Accessibility links

Kosovo Serb Leaders Fault Serbia On UN Resolution

  • RFE/RL

A NATO soldier patrols on a bridge in the ethnically divided town of Mitrovica, in northern Kosovo, in July.

A NATO soldier patrols on a bridge in the ethnically divided town of Mitrovica, in northern Kosovo, in July.

PRISTINA -- Ethnic Serb leaders in riven northern Kosovo are expressing feelings of betrayal by Belgrade after Serbia supported a new UN resolution on Kosovo, RFE/RL's Balkan Service reports.

Some suggest the development will result in greater pressure on Russia to take a more aggressive diplomatic line on the question of Kosovo's two-year-old declaration of independence.

Milan Ivanovic, a Kosovar Serb leader from the ethnically divided town of Mitrovica, called the resolution to open dialogue "another defeat for the current Serbian regime regarding Kosovo."

"It is just a continuation of losses that have happened over the last two years," Ivanovic said.

Serbia has bitterly opposed international recognition of the UN-administered region's unilateral declaration of sovereignty in February 2008.

Milan Ivanovic calls the resolution "another defeat" for Belgrade.
Another Kosovar Serb leader, Momir Kasalovic, warned that ethnic Serbs will appeal for help from Russia as a result of disappointment with Belgrade. He said they will ask Moscow to open an office in northern Kosovo that would be part of Russia's diplomatic mission to Serbia.

Serbia lost de facto control over Kosovo in 1999 when NATO waged a bombing campaign to halt an armed conflict between Serbia and the territory's ethnic Albanian majority.

The United Nations maintains a "status-neutral mission" in Kosovo.

Disappointment with Belgrade in the wake of this week's resolution was also expressed by some ordinary Kosovar Serbs in Mitrovica.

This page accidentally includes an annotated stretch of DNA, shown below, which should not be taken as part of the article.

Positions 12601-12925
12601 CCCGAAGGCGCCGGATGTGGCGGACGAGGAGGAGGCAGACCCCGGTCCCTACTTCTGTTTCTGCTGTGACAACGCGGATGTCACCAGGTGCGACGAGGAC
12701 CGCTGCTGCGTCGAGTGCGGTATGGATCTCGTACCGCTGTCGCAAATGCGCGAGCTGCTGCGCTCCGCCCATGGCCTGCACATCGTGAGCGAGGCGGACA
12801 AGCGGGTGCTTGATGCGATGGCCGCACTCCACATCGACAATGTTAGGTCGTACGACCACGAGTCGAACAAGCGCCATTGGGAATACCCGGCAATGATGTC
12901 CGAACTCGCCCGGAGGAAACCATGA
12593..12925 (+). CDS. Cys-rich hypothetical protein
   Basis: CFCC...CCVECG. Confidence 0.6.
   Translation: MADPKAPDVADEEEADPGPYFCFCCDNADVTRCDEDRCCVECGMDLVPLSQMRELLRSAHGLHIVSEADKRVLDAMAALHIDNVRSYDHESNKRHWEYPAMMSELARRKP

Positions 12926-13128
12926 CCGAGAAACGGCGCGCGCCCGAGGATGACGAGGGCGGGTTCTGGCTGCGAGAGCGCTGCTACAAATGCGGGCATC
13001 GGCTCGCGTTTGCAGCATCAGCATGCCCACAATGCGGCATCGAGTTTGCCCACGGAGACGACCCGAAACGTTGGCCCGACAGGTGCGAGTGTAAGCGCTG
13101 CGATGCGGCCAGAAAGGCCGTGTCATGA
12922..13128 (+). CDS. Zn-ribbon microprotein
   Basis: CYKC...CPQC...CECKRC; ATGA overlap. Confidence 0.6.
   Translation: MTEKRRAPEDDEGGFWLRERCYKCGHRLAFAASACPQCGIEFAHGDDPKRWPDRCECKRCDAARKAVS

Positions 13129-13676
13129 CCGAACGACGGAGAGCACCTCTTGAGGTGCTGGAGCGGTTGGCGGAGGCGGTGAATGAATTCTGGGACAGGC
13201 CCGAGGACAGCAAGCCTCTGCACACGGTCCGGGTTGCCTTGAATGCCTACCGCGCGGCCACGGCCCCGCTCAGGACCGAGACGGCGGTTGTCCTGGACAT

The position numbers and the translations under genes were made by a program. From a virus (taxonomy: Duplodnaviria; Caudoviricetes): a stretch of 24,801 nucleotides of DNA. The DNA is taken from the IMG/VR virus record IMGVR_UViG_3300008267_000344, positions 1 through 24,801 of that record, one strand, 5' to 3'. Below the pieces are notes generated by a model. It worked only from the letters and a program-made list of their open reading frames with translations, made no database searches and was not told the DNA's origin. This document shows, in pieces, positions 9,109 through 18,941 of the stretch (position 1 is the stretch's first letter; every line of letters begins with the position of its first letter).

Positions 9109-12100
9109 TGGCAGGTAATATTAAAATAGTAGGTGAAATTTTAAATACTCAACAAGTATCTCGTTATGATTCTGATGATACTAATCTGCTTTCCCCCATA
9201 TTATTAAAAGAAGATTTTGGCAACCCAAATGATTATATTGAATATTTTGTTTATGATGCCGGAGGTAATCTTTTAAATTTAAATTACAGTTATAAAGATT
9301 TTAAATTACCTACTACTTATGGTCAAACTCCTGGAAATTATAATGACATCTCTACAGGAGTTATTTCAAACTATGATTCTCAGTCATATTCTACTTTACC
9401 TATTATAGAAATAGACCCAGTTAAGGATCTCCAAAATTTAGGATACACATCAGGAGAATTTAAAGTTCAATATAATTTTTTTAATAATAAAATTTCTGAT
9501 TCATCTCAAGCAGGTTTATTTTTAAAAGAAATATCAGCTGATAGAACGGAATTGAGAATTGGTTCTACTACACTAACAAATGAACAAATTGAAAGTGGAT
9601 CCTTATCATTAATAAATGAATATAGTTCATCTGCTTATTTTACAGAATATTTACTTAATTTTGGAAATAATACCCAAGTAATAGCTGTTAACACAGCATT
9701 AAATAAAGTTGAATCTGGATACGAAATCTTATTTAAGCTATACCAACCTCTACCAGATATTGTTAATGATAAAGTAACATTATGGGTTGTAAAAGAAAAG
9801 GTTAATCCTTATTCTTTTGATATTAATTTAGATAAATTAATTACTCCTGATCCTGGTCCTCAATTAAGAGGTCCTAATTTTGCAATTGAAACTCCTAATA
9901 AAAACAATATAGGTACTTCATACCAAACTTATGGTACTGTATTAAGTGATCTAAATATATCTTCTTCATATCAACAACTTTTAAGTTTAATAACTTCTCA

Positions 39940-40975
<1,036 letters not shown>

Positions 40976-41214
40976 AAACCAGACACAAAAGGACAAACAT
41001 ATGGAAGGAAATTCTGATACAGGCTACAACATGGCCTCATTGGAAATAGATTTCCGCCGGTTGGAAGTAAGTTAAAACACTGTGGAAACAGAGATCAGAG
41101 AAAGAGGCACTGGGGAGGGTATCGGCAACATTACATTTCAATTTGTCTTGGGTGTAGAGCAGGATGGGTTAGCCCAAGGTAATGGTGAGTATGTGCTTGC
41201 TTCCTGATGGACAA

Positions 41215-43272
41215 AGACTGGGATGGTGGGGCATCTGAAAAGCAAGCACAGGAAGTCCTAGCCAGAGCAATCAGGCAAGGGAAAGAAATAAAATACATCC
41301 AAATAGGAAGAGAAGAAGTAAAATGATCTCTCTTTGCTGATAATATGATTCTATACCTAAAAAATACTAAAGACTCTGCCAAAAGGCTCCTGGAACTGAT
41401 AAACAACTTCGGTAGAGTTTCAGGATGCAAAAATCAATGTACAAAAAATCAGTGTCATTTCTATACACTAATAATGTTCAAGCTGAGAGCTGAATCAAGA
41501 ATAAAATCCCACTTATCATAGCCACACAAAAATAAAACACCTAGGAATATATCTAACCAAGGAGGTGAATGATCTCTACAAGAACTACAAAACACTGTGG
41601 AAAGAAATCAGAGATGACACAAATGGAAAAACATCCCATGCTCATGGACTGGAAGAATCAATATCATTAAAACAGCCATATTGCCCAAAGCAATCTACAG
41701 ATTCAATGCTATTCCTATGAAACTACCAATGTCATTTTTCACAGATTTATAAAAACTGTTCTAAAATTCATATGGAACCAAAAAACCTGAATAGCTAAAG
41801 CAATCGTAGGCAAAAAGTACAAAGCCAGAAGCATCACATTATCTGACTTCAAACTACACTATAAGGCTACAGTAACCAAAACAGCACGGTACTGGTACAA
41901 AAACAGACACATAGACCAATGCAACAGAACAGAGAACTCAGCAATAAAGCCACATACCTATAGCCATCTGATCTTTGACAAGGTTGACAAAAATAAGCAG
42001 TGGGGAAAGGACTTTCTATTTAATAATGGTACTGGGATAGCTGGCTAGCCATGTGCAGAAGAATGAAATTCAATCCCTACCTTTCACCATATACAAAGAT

"I feel ashamed and at the same time I am disappointed with the government of Serbia, which obeyed the United States and other Western countries [over Kosovo and the resolution]," said Radivoje Negojevic. "Serbia turned its back on Russia and other allies."

The United States and around 70 other countries recognize Kosovo's independence.

The resolution passed by the UN General Assembly on September 9 acknowledges the advisory opinion of the UN's International Court of Justice on Kosovo's 2008 declaration of independence, which said that no international laws were broken when Kosovo declared its sovereignty.

The resolution also welcomes the European Union as the main body to facilitate dialogue between officials from Kosovo and Serbia, which along with Russia and the majority of the UN's 192-nation assembly does not recognize Kosovo's independence.

Kosovar Serbs protested in the southern part of the divided town of Mitrovica in July.
Serbia originally submitted a different resolution that took a tougher line on Kosovo. But after pressure from several EU countries, especially Germany and Great Britain, Serbian President Boris Tadic agreed on new wording.

Kosovo's Serbs -- who live almost exclusively in the northern part of Kosovo -- have resisted efforts by Pristina and the international community to integrate into Kosovar institutions. Parallel Serbian structures in the north are the main institutions in that part of Kosovo, even though those structures are considered illegal by the Kosovar government.

The situation is somewhat different with Kosovar Serbs living south of the Ibar River. Many participated in last year's local elections and are active in the decentralization process as laid out by the UN's so-called Ahtisaari Plan.

Ethnic Serbs represent between 4 and 7 percent of Kosovo's 1.9 million people.

compiled in Prague from reports by RFE/RL's Balkan Service